Thursday, September 22, 2011

On Speaking Up and Speaking Out

I'm late to the party here, sorry. I blame the day job.

About a week ago, an article in Publisher's Weekly made waves in the blogosphere. A pair of writers with a novel, Stranger, were told by an unnamed agent that they had to either remove or "straighten" a gay character before he would represent them. They blew the whistle on PW, cited a few other instances to make the point that this is not an isolated incident, and then argued that this indicates that YA is too white-bread.

If you follow stories like this, by now you've heard a dozen or so bloggers crying out about what a horrible thing this is, an offense against tolerance, free speech, an author's right to write whatever they want, etc.. I don't necessarily disagree, but rather than repeat what they've all said already, I'm going to play devil's advocate.

First of all, note the sequence of events recounted: after the agent proposes the change, the response from the authors is an emphatic "no way", saying that the matter is "a moral issue." After some further attempts at discussion, the authors curtly thank the agent for his time and hang up the phone. You can read whatever motives you want to into the agent's argument. In fact, any motives you have to be read into him by you, because the authors never though to ask why this was such an issue.

But who cares, it's a matter of principle, right? Well, maybe. Consider that perhaps the agent was giving them a kind of Old Hermit's Test. Maybe what he really wanted to know is "how will you react when someone takes issue with your work?" When the editor asks for changes, will you be amenable to discussion, or turn up your nose at anyone else trying to tell you how to write? When some Amazon reader gives you a poor review, how likely are you to make like Anne Rice and chew them out publicly? Are you going to be a brilliant and cooperative client, or a client who is brilliant but very difficult to work with? This could have been an opportunity for the authors to demonstrate grace under fire. Instead, they give a rather confrontational answer, refuse to discuss the issue, and hang up. And the agent probably thinks, "Well, I dodged a bullet there."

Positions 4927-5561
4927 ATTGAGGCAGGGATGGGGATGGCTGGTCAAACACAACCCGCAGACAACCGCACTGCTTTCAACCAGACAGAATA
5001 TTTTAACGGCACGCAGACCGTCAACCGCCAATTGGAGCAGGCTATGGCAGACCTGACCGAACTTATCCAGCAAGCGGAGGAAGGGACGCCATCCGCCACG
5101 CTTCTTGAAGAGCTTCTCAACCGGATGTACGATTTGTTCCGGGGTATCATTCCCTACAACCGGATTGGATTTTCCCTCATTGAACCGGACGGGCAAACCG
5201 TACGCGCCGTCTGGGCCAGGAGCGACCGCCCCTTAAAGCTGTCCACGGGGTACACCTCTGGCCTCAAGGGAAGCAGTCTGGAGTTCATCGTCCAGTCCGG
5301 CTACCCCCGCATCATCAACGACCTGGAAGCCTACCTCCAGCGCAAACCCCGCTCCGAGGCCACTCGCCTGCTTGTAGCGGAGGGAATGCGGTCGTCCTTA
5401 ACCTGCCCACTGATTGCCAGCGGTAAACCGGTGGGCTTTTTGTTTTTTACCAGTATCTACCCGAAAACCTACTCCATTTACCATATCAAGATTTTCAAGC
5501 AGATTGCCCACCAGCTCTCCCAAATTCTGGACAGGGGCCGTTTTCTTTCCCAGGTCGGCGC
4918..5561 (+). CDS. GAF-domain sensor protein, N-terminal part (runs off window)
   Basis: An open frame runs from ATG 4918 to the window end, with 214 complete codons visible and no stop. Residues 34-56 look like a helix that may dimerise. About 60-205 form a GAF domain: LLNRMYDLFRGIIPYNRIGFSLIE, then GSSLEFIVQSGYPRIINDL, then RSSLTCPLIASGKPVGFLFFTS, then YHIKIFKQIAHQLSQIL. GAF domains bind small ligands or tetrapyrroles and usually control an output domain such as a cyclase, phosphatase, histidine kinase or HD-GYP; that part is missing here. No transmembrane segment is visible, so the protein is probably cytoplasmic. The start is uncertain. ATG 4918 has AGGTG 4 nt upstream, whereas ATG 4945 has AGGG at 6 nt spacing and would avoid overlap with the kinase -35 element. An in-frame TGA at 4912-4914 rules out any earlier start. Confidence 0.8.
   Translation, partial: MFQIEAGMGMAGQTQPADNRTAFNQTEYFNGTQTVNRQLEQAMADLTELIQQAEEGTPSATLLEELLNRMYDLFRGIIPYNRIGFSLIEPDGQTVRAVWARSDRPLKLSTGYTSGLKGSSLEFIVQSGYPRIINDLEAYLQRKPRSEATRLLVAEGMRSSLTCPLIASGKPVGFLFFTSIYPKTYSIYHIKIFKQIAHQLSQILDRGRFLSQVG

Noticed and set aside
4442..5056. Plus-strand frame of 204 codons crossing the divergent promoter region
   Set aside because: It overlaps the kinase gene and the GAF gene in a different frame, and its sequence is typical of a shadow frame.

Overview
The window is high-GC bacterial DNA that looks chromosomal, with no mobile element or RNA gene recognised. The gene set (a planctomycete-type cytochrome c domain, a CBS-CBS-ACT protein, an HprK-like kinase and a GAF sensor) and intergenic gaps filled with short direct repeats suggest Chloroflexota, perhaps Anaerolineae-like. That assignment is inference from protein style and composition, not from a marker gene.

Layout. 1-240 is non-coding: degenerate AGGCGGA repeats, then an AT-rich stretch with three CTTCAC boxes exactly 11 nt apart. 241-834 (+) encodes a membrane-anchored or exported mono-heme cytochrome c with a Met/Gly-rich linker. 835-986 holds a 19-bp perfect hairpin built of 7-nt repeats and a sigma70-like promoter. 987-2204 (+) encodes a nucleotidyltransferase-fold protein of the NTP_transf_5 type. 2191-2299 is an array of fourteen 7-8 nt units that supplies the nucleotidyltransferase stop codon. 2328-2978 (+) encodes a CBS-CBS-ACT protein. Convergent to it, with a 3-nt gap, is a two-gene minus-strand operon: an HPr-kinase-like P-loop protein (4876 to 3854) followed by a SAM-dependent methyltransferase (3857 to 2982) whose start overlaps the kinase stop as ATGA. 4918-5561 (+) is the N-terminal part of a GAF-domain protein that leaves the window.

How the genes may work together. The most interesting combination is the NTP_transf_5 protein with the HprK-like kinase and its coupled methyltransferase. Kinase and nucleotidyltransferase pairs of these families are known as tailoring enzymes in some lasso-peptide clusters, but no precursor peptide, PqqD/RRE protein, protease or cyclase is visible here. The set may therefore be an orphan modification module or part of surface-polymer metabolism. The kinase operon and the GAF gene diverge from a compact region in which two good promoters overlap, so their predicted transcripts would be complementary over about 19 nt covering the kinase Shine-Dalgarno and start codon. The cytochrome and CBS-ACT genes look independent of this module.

A bit too fairy-tale for reality, perhaps. But regardless of the agent's motives, it's clear that both sides of this little spat are better off without each other. Politics or morals has nothing to do with it. Communication does. The agent/author relationship is just that, a relationship, and they have to be able to talk to one another. The authors in this story demonstrated a stark unwillingness to listen, immediately going on the defensive when changes were proposed. They decided it was a moral issue, put their feet down, and made no effort to understand their agent's point of view. That is not the sign of a healthy author-agent relationship.